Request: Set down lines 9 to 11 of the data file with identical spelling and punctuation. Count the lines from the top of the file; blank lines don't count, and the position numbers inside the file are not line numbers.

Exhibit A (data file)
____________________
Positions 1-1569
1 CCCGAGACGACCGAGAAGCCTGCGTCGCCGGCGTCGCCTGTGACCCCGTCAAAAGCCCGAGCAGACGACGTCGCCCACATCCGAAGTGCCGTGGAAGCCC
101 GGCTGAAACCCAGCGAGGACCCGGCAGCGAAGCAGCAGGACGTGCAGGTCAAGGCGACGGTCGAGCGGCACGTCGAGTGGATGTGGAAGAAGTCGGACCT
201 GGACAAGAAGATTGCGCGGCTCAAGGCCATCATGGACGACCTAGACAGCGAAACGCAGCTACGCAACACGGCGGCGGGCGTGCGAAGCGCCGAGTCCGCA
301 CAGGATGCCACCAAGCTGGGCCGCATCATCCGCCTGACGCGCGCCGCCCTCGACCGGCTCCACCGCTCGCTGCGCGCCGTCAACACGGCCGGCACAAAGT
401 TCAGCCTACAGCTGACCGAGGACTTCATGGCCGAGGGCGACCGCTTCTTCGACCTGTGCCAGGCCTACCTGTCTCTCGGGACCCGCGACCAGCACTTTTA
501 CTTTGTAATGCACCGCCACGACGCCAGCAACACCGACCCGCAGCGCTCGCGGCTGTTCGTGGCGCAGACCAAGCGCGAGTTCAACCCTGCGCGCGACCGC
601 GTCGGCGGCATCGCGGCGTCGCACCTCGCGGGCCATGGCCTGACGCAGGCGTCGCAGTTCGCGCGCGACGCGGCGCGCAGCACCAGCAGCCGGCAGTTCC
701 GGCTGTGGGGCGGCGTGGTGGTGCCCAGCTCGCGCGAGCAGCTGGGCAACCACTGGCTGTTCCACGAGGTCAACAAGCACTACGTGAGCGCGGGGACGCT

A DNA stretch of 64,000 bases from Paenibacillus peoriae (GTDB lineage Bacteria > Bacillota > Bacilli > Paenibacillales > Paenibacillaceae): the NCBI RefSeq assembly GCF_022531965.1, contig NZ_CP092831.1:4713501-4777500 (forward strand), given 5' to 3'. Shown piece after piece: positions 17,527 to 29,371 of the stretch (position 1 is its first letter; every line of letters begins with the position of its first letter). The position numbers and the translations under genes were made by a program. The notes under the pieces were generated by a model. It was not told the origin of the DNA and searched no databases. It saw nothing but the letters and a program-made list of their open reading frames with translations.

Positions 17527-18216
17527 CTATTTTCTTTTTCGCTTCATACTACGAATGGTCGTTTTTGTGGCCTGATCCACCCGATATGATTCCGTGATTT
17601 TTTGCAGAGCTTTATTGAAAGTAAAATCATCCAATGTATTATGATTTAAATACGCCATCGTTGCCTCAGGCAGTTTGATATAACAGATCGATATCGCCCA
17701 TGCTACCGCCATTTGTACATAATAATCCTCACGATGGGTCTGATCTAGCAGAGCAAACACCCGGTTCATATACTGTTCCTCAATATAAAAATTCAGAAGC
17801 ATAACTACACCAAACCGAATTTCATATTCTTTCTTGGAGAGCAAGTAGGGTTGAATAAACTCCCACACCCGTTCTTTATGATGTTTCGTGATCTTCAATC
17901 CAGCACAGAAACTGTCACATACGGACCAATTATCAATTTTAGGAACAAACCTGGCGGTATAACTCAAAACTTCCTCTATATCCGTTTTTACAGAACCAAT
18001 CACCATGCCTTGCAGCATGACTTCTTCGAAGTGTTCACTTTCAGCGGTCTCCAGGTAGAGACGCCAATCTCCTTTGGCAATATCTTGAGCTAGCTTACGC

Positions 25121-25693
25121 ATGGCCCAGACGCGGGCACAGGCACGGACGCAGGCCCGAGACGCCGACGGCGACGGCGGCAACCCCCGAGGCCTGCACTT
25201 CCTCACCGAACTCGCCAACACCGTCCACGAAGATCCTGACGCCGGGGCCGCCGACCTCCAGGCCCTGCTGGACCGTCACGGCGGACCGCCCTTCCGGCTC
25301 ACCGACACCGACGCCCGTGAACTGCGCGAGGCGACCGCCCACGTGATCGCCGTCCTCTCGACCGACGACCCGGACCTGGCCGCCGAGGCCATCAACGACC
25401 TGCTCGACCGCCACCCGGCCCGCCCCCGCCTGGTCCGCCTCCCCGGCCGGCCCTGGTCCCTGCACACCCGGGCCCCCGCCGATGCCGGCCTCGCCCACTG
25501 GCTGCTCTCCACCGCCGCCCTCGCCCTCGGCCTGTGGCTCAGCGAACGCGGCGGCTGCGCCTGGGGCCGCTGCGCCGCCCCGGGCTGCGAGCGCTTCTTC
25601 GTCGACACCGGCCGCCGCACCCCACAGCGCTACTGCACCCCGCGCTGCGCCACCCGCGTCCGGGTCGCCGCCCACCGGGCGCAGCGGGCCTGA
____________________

701 GGCTGTGGGGCGGCGTGGTGGTGCCCAGCTCGCGCGAGCAGCTGGGCAACCACTGGCTGTTCCACGAGGTCAACAAGCACTACGTGAGCGCGGGGACGCT

A DNA stretch of 64,000 bases from Paenibacillus peoriae (GTDB lineage Bacteria > Bacillota > Bacilli > Paenibacillales > Paenibacillaceae): the NCBI RefSeq assembly GCF_022531965.1, contig NZ_CP092831.1:4713501-4777500 (forward strand), given 5' to 3'. Shown piece after piece: positions 17,527 to 29,371 of the stretch (position 1 is its first letter; every line of letters begins with the position of its first letter). The position numbers and the translations under genes were made by a program. The notes under the pieces were generated by a model. It was not told the origin of the DNA and searched no databases. It saw nothing but the letters and a program-made list of their open reading frames with translations.

Positions 17527-18216